Archive entry by Ste Pickford on Thu, 08 Jan 2009
I've been digging through some old backups, and thought it might be fun to put together some images showing how I used to make animated sprites on the NES.
This is an eagle sprite for Ironsword, done in 1988 at Zippo Games, which was probably one of the first NES graphics I drew. It was all done in Deluxe Paint (Dpaint) in the Amiga, and all the sketching was done with a mouse - no Wacom tablets or scanners back then! The slightly odd number of animation frames was because I was copying the animation from one of the excellent Muybridge books, and he didn't work in powers of two like most video game artists. That 'Animals In Motion' book was incredibly hard to get hold of back then!
The image above shows five different stages of work, which I helpfully saved as different files, rather than just saving over the same one as I progressed.
This eagle graphic is actually incredibly large for an NES sprite. I wanted to do something 'flashy' early in the game, trying to show off my amazing graphic art skills on the rather primitive NES. We were working on Amiga and ST games at the same time, so were always trying to push the NES with bigger and better graphics, right from the start of our work on the machine.
NES game characters and enemies were typically about 16 x 16 pixels (or four hardware sprites, each of which were 8 x 8 pixels), which was about all you could afford to spend per character when you were limited to a maximum of 64 on screen, and only 8 visible per horizontal line.
This eagle was for a little set piece animation sequence (he flies down and picks you up, then flies you up to the clouds at the end of a level), so it was a bit of an extravagance, but as I say, I was trying to show off. I think there's a shrunken version of this eagle, at a smaller size and with fewer frames, as a baddie on the same level.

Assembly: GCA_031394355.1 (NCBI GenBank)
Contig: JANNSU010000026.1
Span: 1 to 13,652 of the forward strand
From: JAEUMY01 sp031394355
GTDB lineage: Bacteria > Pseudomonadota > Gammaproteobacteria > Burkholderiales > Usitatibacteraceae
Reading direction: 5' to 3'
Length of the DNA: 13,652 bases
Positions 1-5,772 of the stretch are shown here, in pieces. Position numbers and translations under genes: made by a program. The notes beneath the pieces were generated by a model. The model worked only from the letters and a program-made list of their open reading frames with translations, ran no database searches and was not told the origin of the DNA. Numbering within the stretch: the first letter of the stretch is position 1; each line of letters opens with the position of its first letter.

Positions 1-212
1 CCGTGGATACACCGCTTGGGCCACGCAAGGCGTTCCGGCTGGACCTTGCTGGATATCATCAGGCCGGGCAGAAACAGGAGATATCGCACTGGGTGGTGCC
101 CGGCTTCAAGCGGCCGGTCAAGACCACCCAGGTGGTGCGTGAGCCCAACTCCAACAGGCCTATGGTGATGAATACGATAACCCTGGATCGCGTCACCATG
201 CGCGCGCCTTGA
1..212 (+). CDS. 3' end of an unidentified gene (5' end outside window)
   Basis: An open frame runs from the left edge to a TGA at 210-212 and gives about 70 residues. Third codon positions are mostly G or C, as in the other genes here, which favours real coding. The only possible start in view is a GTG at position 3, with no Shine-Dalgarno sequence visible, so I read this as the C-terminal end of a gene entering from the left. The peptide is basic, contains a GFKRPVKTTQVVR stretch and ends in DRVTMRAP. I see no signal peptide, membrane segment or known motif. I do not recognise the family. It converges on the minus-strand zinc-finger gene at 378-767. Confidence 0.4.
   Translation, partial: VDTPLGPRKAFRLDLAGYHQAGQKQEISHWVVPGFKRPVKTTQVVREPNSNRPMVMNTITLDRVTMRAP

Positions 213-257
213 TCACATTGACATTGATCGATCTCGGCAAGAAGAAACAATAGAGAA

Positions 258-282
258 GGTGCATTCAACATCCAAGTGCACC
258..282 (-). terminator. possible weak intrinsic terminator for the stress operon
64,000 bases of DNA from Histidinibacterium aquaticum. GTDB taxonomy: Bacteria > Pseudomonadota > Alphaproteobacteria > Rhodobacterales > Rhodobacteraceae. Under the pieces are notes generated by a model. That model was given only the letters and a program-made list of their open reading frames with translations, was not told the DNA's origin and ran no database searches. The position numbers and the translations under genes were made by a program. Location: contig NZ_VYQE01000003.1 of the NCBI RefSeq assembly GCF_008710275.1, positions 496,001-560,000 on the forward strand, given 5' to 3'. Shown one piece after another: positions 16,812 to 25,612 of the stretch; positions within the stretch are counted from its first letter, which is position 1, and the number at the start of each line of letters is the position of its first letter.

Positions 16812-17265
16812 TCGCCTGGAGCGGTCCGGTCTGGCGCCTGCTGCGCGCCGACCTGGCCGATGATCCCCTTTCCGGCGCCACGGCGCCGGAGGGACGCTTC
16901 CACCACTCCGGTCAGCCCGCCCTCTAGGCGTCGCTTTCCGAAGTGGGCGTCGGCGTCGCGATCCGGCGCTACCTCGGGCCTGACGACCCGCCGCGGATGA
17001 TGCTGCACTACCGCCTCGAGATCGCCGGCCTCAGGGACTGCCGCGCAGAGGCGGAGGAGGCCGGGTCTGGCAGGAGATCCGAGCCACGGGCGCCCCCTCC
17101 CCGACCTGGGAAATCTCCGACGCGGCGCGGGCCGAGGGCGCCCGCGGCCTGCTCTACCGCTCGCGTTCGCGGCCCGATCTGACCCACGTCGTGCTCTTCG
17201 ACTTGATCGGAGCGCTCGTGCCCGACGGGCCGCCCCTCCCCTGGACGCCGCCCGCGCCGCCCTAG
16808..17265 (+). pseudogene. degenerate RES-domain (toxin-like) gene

I added more detail and cleaned the frames up at each of the first four stages. I only had three colours to play with (well, four if you count 'transparent'), as NES graphics only used 2 bits per pixel, so I had yellow, mid brown, and dark brown.
Once it was all cleaned up, I had the painstaking process of working out the best position for the 8 x 8 sprites which would make up each frame.
I've talked about our sprite technique before, and this is a good illustration of it. Instead of just dividing each frame up with 8 x 8 pixel grid lines, and storing all the individual sprites with any data in them, we got slightly more efficiency if we manually positioned each 8 x 8 sprite according to the shape of the graphic. It was incredibly labour intensive, and it meant some overlap, but this was all offset by using fewer sprites overall (if you were clever), so using less precious VRAM space, and fewer of your precious 64 on screen limit.
You can see from the final image (click for a close up) that different frames use different numbers of sprites each, from 17 down to 11.
Quite often at this final stage I would modify the graphic slightly - shaving a pixel off here or there, or nudging a bit of the sprite up or down - just to save a sprite or two. We could also reuse bits of sprite between frames, but the nature of this particular animation meant there was no reuse possible.